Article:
Los Angeles County's second-largest school district is in the final days of a bare-knuckled school board campaign. The race for two school board seats in Long Beach Unified pits two incumbents against candidates backed by the teachers union. The candidates have been crisscrossing the school district's neighborhoods and speaking at forums organized by civic groups. KPCC's Adolfo Guzman Lopez attended one of those forums.
Adolfo Guzman-Lopez: A few nights ago, 55 people filled every chair in a community room near Long Beach Poly High School.
Loretta Sampson: We'll welcome you here to this evening for this candidate forum.
Guzman-Lopez: National Council of Negro Women chapter president Loretta Sampson urged participation, with restraint, in this meeting.
Sampson: Don't make it so long with your questions, because I know we don't want to be here all night. (laughs)
Guzman-Lopez: At the panelists' table sat the two incumbents, Jon Meyer and Felton Williams; his challenger, teacher Rosa Diaz; Meyer's two challengers, labor lawyer Paul Crost, and former Long Beach Unified administrator Karen Hilburn. This race isn't just between these individuals. It's also about the organizations endorsing them. The Long Beach Chamber of Commerce backs the incumbents. The Teachers Association of Long Beach is endorsing contenders Diaz and Crost. If elected, Crost says, he'd listen to his main backer, the teachers union, to advocate for instructors.
Paul Crost: And as a board member, I intend to give them a voice and to be responsive to their needs. I am not going to be a rubber stamp for the teachers association, as has been suggested by people on my right and on my left. I am not going to be turning the school board over to the association.
Guzman-Lopez: If Crost and Diaz win, four of the five school board members would enjoy union endorsement. The board has plenty of control over a nearly $800 million annual budget. It also makes curriculum decisions for the Long Beach schools' 89 campuses.
Teachers union president Mike Day says his members approved a six dollar monthly dues increase to boost the union's political profile. For years, Day says, the union's been shut out of major school board decisions. That can't go on, he adds, especially as school districts are likely to cut their budgets.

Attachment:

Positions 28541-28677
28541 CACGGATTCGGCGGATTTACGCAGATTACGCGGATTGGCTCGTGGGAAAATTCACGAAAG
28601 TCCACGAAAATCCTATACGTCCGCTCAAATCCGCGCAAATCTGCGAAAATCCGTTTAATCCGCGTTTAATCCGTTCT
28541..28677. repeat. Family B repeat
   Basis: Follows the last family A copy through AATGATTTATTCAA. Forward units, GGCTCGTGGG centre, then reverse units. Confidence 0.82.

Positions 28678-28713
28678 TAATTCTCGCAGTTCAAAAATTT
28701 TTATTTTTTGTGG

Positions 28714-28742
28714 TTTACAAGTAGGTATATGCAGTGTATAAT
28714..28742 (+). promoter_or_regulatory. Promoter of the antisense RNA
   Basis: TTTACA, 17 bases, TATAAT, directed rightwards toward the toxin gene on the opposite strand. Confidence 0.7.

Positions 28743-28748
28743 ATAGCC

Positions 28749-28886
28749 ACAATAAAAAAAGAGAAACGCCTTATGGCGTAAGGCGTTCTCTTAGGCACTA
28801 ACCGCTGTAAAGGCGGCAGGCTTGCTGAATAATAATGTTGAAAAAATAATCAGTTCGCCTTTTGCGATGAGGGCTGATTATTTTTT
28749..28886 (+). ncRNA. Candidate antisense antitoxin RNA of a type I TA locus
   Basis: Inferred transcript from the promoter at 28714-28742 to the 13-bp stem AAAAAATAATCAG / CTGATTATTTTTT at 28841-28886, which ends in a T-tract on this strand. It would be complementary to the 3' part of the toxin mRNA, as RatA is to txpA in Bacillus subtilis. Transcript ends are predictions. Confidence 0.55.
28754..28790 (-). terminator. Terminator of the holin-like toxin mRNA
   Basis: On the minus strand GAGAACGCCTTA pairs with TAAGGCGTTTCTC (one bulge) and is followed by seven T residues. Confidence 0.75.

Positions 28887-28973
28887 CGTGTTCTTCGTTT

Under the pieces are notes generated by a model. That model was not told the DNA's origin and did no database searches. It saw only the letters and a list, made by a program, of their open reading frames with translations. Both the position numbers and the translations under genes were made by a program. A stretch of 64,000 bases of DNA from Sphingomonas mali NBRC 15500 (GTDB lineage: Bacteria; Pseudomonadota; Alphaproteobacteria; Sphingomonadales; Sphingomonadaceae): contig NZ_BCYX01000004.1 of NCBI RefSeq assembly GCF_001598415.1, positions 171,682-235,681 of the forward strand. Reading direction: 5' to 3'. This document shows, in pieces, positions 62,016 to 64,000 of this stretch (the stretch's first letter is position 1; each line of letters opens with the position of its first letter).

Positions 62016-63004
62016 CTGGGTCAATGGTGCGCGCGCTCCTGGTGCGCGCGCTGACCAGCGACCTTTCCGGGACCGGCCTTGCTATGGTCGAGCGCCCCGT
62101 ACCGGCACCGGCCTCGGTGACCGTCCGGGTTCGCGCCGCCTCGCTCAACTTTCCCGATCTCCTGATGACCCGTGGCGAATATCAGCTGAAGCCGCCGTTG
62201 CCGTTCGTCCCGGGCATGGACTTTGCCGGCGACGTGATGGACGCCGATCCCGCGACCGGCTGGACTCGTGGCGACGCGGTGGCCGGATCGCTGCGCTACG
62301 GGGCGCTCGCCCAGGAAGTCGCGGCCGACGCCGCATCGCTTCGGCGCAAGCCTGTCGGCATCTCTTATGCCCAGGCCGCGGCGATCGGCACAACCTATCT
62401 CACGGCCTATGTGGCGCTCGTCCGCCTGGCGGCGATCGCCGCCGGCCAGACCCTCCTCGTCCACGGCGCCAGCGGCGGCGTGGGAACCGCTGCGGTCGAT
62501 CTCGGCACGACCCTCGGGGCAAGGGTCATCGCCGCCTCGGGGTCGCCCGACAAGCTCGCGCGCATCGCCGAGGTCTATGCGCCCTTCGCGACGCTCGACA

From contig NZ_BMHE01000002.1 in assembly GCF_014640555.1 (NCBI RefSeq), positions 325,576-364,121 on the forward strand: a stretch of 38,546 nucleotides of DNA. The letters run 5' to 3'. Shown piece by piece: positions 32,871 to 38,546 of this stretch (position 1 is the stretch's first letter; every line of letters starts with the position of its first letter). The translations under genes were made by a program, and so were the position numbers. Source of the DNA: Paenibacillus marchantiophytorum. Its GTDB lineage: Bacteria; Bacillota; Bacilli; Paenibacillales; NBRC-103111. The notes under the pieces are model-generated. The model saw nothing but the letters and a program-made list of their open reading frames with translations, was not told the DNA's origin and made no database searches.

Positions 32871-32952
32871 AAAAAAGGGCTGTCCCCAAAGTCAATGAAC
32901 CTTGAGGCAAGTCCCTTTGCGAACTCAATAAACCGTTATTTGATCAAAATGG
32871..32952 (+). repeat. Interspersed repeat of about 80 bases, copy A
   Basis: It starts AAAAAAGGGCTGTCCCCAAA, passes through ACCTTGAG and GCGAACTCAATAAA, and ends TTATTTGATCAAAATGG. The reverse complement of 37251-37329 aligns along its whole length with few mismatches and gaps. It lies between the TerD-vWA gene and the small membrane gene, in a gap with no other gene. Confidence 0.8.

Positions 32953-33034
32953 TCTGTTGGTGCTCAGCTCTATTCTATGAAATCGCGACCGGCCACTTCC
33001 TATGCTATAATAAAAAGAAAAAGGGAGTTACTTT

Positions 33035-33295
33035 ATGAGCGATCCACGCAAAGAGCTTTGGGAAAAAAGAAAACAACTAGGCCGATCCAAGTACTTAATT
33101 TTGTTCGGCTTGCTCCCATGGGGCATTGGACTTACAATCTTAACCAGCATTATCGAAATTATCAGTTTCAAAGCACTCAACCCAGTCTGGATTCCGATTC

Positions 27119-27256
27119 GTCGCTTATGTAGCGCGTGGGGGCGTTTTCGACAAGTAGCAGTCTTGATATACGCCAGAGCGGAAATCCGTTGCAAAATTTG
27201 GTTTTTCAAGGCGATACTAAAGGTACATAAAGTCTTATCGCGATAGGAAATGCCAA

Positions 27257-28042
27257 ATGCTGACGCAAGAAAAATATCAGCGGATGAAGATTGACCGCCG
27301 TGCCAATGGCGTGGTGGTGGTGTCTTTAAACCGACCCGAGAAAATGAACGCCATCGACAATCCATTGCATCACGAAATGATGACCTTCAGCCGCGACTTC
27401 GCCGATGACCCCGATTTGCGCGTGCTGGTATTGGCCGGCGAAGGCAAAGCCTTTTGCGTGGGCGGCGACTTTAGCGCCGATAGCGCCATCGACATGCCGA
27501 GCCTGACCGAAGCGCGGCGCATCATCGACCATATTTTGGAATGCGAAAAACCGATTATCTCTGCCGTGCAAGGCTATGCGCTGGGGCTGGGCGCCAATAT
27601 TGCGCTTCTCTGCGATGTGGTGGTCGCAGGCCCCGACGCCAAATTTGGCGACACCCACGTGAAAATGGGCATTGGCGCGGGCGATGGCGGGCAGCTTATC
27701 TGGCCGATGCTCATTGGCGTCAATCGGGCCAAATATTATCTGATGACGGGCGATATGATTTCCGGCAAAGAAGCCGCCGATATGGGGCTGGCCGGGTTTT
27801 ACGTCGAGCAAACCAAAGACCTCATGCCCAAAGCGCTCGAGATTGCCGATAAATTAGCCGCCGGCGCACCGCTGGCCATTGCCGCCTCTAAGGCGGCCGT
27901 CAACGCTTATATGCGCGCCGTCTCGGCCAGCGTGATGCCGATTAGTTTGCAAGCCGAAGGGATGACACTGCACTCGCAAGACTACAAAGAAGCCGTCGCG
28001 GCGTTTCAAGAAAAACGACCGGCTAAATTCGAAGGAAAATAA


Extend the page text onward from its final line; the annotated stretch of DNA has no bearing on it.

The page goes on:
Mike Day: We have a lot of members that are continually on the chopping block, namely nurses and librarians, and, you know, I think with a teacher friendly school board that, you know, those positions will not just be maintained but you know, hopefully increased.
Guzman-Lopez: Long Beach Chamber of Commerce President Randy Gordon says he expects his group to spend slightly less than a hundred thousand dollars to fight off the teachers union challengers. Their victory, he contends, would derail hard-won gains in the district's test scores.
Randy Gordon: This is the first time in the history of our chamber that we have endorsed candidates for a school board race. We believe that they want to control the school board, and we believe that is not a good thing because we believe that the future of our great superintendent is in jeopardy.
Guzman-Lopez: The teachers union denies they want the superintendent fired. Test scores are sluggish at high schools in Long Beach Unified's impoverished north and west side neighborhoods. Candidate Karen Hilburn, who's challenging Jon Meyer, told the forum she'd focus more attention, and more vocational education money, on those schools. Incumbent Felton Williams conceded the district's record is far from perfect, but he added that the school board deserves some credit.
Felton Williams: Long Beach Unified is on the right path, it's got a plan to make sure that it serves all of its students and serves all of its students effectively. And we are moving that plan, ladies and gentlemen, we are moving that plan, one student at a time.
Guzman-Lopez: After the speeches, some in the audience said the school board needs new ideas and new blood. Others applauded candidates who said the school district needs to do more to reduce gang violence.
Teachers union influence doesn't guarantee better schools, says Priscilla Wohlstetter of USC's school of education. It's more important, she says, that parents and other adults beyond the classroom are paying attention.
Priscilla Wohlstetter: Because the school districts in California are so enormous, and because the turnout for school board elections is so low, it's very exciting when you have an election in Long Beach where you've got people really rallying to try to influence and become involved in the school board election.
Guzman-Lopez: Voters in Long Beach Unified's eastside and north central sections cast their school board ballots on Tuesday.